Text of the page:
Video games may be good for your brain after all
New findings brazenly defy decades of research
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Michigan State psychology professor Linda Jackson freely admits she had no idea what a bombshell her findings about video games would prove to be.
Jackson is the lead researcher on a study published last year in the academic journal "Computers in Human Behavior" that shows 12-year-olds who play video games are more creative than those who don't. The research also demonstrates that a child's usage of cellphones, computers or the Internet has no statistical correlation to creativity.
Needless to say, such findings brazenly defy decades of research that suggest prolonged exposure to video games would harm children's brains. Conventional wisdom has held that a link exists between playing video games and negative traits like social isolation and violent behavior.
"The results did surprise me," Jackson said. "I expected the reverse. But of course once you get the results, then you do an after-the-fact explanation.
"And video games demand a lot of imagination, a lot of thinking about the unexpected — or being able to anticipate the less-probable response. People who can do those sorts of things tend to be more creative."
The work of Jackson and her colleagues is part of a growing body of new research that collectively calls into question the conventional wisdom that too many video games inflict significant harm on children and families.
A shifting landscape
For Wall Street Journal science writer Richard Lee Hotz, the shift in thinking on video games really took hold when he came across Jackson's research late last year. Hotz, twice a Pulitzer Prize finalist and a past president of the National Association of Science Writers, has covered science and technology at major newspapers for more than 30 years. He had grown accustomed to seeing study after study about the perils of video games — research that often involved a small number of participants or received funding from third parties looking for specific results to advance their narrative.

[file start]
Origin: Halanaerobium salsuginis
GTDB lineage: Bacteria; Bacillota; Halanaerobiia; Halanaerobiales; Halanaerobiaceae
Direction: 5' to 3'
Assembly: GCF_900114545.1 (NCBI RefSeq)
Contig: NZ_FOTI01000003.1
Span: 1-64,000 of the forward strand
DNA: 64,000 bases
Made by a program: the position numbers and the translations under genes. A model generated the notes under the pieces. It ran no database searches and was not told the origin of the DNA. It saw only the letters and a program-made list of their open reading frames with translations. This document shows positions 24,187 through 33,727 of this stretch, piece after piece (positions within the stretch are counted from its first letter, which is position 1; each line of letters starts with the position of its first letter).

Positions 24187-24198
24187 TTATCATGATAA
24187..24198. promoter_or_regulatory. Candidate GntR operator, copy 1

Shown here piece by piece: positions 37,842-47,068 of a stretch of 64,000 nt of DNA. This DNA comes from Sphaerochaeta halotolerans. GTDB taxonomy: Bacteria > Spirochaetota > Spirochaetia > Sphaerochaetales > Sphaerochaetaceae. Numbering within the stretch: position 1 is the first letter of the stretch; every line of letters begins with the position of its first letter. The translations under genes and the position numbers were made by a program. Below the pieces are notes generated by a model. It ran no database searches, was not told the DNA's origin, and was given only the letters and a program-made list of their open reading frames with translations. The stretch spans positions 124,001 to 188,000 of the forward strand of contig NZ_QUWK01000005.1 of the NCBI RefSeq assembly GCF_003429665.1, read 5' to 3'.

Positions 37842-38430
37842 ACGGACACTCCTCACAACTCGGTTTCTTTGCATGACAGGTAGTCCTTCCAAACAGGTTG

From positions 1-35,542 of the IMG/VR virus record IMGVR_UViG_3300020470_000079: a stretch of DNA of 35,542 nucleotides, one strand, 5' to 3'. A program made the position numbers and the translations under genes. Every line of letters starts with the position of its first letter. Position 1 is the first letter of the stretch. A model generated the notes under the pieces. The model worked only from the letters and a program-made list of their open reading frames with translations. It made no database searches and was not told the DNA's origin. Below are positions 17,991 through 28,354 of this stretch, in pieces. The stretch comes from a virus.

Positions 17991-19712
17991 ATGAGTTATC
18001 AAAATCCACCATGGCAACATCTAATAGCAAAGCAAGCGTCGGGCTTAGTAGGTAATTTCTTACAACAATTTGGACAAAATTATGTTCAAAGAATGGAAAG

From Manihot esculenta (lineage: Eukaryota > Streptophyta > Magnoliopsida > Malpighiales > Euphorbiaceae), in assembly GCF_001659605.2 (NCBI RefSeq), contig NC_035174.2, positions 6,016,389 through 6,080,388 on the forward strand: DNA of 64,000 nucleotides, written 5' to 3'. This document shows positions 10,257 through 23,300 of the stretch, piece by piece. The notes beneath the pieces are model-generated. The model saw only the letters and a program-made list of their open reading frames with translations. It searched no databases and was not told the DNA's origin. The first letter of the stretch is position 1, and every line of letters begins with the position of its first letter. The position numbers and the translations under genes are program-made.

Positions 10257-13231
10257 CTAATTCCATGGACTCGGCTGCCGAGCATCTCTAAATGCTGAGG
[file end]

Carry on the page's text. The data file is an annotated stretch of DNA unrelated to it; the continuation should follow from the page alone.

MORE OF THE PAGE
"Since video games were first introduced," Hotz said, "we've been inundated with research papers that have suggested strongly that these games are very bad for people. … The studies were very, very small, and involved only a handful of people.
"Recently, there's been a series of thoughtful papers by researchers who have no particular connection to the gaming interest and no particular interest in it, that has pointed out how half-baked a lot of this research has been."
For example, researchers at the University of Rochester turned conventional wisdom about video games on its head when they published a series of studies over the past five years that showed video games — and especially violent, action-based video games like "Halo" and "Call of Duty" — train a player's brain to pay attention to five or more things at once without getting confused (the average person can only be attentive to four things simultaneously).
But the Michigan State study particularly caught Hotz's eye, in large part because of its rich trove of data inextricably linking video games and creativity. Jackson and Co. harvested thousands of data points by administering two versions of the Torrance Test of Creative Thinking — one involving drawing and the other storytelling — to each of 491 pre-teens. Every test had to be assigned a score, and in order to insulate against personal subjectivity, Jackson had a panel of six undergraduate students grade each Torrance Test that a 12-year-old completed.
All that data permitted Jackson to isolate video game playing away from other similar factors such as using cellphones, the Internet or personal computers.
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